BISNAGAR, BISNAGA, BEEJANUGGER, n.p. These and other forms stand for the name of the ancient city which was the capital of the most important Hindu kingdom that existed in the peninsula of India, during the later Middle Ages, ruled by the Raya dynasty. The place is now known as Humpy (Hampi), and is entirely in ruins. [The modern name is corrupted from Pampa, that of the river near which it stood. (Rice, Mysore, ii. 487.)] It stands on the S. of the Tungabhadra R., 36 m. to the N.W. of Bellary. The name is a corruption of Vijayanagara (City of Victory), or Vidyanagara (City of learning), [the latter and earlier name being changed into the former (Rice, Ibid. i. 342, note).] Others believe that the latter name was applied onl y since the place, in the 13th century, became the seat of a great revival of Hinduism, under the famous Sayana Madhava, who wrote commentaries on the Vedas, and much besides. Both the city and the kingdom were commonly called by the early Portuguese Narsinga (q.v.), from Narasimha (c. 1490–1508), who was king at the time of their first arrival. [Rice gives his dates as 1488–1508.]

c. 1420.—“Profectus hinc est procul a mari milliaribus trecentis, ad civitatem ingentem, nomine Bizenegaliam, ambitu milliarum sexaginta, circa praeruptos montes sitam.”—Conti, in Poggins de Var. Fortunae, iv.

1442.—“…the chances of a maritime voyage had led Abd-er-razzak, the author of this work, to the city of Bidjanagar. He saw a place extremely large and thickly peopled, and a King possessing greatness and sovereignty to the highest degree, whose dominion extends from the frontier of Serendib to the extremity of the county of Kalbergah—from the frontiers of Bengal to the environs of Malabar.”—Abdurrazzak, in India in XV. Cent., 22.

c. 1470.—“The Hindu sultan Kadam is a very powerful prince. He possesses a numerous army, and resides on a mountain at Bichenegher.”—Athan. Nikitin, in India in XV. Cent., 29.

1516.—“45 leagues from these mountains inland, there is a very great city, which is called Bijanagher.…”—Barbosa, 85.

1611.—“Le Roy de Bisnagar, qu’on appelle aussi quelquefois le Roy de Narzinga, est puissant.”—Wytfliet, H. des Indes, ii. 64.

BISON, s. The popular name, among Southern Anglo-Indian sportsmen, of the great wild-ox called in Bengal gaur and gavial (Gavaeus gaurus, Jerdon); [Bos gaurus, Blanford]. It inhabits sparsely all the large forests of India, from near Cape Comorin to the foot of the Himalayas (at least in their Eastern portion), and from Malabar to Tenasserim.

1881.—“Once an unfortunate native superintendent or mistari [Maistry] was pounded to death by a savage and solitary bison.”—Saty. Review, Sept. 10, p. 335.

BLACAN-MATEE, n.p. This is the name of an island adjoining Singapore, which forms the beautiful ‘New Harbour’ of that port; Malay belakang, or blakang-mati, lit. ‘Dead-Back island,’ [of which, writes Mr. Skeat, no satisfactory explanation has been given. According to Dennys (Discr. Dict., 51), “one explanation is that the Southern, or as regards Singapore, hinder, face was so unhealthy that the Malays gave it a designation signifying by onomatopoea that death was to be found behind its ridge”]. The island (Blacan-mati) appears in one of the charts of Godinho de Eredia (1613) published in his Malaca, &c. (Brussels, 1882), and though, from the excessive looseness of such old charts, the island seems too far from Singapore, we are satisfied after careful comparison with the modern charts that the island now so-called is intended.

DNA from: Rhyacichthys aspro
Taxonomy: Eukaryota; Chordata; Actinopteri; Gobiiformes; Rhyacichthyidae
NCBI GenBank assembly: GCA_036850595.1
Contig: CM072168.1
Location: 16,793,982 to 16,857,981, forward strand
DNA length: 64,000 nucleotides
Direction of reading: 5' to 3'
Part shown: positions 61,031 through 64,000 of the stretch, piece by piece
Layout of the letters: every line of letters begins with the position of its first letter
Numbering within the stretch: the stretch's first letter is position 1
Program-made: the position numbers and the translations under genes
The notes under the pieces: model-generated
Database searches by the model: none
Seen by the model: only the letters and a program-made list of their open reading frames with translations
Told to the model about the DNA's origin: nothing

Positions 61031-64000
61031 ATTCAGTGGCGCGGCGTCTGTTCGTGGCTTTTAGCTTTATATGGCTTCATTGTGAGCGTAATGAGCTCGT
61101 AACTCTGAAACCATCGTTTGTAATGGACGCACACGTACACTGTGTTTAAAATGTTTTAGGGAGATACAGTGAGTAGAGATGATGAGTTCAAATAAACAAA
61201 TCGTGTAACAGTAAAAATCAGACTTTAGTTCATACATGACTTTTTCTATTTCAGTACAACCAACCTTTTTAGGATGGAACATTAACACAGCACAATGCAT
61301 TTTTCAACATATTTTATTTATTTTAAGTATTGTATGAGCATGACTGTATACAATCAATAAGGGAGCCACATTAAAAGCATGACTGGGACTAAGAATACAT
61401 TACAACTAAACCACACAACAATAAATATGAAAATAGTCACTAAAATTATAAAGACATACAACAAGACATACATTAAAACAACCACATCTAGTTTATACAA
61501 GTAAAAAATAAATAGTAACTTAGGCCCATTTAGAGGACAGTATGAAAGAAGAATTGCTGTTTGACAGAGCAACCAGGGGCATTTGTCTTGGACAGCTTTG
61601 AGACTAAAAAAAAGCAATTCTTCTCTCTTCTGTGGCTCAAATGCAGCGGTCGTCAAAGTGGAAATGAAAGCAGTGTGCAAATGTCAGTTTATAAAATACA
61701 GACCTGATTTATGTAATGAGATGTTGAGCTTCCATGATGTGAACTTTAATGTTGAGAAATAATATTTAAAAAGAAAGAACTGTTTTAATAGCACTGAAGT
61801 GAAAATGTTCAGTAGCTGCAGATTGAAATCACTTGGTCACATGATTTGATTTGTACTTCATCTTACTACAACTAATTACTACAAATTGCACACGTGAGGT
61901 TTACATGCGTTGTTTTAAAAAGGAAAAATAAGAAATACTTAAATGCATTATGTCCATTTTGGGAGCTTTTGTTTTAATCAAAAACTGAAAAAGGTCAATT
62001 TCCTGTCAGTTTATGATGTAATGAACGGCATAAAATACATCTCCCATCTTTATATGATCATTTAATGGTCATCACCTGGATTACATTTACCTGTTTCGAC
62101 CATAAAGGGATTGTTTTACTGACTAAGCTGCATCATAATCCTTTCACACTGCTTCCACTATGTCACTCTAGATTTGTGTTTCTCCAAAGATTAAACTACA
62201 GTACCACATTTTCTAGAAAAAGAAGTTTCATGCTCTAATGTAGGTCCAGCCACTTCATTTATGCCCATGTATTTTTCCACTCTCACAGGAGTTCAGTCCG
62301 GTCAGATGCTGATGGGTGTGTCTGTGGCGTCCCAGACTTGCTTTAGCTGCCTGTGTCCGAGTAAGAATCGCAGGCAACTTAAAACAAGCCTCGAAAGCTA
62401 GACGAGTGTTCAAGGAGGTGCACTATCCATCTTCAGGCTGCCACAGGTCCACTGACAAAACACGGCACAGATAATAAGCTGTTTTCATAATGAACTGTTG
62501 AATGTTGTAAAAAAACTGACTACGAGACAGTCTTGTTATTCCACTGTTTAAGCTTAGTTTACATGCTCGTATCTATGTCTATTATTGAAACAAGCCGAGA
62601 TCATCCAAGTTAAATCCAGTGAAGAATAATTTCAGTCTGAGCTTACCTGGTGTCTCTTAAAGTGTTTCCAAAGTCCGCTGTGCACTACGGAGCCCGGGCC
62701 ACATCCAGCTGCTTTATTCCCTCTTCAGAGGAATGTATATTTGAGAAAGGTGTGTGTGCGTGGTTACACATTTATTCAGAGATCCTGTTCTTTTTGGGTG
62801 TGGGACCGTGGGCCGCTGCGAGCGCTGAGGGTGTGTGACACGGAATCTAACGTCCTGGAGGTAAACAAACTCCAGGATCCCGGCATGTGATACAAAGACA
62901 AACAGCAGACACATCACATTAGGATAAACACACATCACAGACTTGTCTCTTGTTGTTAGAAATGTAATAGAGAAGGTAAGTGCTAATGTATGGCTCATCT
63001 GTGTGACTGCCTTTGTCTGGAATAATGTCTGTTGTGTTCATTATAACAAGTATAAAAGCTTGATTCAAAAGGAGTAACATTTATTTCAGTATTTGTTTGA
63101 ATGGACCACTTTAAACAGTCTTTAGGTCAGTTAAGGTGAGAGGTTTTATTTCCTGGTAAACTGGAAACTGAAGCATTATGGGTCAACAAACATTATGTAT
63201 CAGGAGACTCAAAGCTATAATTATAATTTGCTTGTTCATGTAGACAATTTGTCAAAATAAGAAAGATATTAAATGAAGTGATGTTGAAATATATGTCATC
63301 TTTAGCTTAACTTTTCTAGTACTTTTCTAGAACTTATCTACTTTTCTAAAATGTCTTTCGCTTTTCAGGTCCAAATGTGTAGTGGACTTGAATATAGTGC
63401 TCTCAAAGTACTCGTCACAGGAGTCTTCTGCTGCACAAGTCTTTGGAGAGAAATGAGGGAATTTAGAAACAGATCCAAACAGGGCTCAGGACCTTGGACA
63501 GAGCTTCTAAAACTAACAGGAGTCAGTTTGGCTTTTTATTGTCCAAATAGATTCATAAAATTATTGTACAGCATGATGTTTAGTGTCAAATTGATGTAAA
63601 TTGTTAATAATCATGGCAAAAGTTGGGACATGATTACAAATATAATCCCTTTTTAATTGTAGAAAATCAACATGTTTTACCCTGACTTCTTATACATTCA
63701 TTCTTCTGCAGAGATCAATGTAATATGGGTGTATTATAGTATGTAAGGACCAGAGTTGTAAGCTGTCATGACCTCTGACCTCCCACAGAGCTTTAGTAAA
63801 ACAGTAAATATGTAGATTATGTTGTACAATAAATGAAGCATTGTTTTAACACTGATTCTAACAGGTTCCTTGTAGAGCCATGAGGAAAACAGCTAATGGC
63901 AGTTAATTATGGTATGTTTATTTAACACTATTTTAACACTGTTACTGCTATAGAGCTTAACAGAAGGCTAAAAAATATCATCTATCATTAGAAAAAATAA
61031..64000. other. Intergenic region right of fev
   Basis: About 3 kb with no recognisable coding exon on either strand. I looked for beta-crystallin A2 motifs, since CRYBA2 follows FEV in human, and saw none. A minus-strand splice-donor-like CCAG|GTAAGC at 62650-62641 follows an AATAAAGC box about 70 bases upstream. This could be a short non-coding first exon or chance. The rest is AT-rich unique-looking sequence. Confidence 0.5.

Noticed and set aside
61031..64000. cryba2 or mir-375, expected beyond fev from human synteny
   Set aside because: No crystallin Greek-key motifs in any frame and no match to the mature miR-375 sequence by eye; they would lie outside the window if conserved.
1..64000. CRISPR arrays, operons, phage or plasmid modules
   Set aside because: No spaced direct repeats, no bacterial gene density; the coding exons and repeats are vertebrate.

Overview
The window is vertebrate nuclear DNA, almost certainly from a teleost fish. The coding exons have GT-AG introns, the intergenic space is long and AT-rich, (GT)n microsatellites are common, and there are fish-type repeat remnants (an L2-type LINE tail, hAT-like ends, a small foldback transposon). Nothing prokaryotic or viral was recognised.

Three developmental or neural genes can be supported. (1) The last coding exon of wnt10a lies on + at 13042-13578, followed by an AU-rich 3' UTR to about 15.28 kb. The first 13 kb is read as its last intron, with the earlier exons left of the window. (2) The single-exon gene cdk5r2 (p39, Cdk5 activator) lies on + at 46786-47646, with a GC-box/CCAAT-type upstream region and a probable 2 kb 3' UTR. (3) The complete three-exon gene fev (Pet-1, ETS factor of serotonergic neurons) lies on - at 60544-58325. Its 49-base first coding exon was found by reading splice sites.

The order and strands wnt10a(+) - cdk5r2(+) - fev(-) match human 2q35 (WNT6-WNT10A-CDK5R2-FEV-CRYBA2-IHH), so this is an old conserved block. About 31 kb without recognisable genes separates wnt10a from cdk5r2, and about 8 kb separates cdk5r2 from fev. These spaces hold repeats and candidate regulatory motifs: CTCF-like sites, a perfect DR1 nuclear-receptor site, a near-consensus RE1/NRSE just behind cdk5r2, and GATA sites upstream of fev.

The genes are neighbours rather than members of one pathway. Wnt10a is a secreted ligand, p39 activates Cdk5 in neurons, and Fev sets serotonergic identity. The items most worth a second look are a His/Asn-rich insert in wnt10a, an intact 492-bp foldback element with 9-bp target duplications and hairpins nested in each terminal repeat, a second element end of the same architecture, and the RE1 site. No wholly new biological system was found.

BLACK, s. Adj. and substantive denoting natives of India. Old-fashioned, and heard, if still heard, only from the lower class of Europeans; even in the last generation its habitual use was chiefly confined to these, and to old officers of the Queen’s Army.

[1614.—“The 5th ditto came in a ship from Mollacco with 28 Portugals and 36 Blacks.”—Foster, Letters, ii. 31.]

1676.—“We do not approve of your sending any persons to St. Helena against their wills. One of them you sent there makes a great complaint, and we have ordered his liberty to return again if he desires it; for we know not what effect it may have if complaints should be made to the King that we send away the natives; besides that it is against our inclination to buy any blacks, and to transport them from their wives and children without their own consent.”—Court’s Letter to Ft. St. Geo., in Notes and Exts. No. i. p. 12.

1747.—“Vencatachlam, the Commanding Officer of the Black Military, having behaved very commendably on several occasions against the French; In consideration thereof Agreed that a

  By PanEris using Melati.

Previous chapter Back Home Email this Search Discuss Bookmark Next chapter/page
Copyright: All texts on Bibliomania are © Ltd, and may not be reproduced in any form without our written permission.
See our FAQ for more details.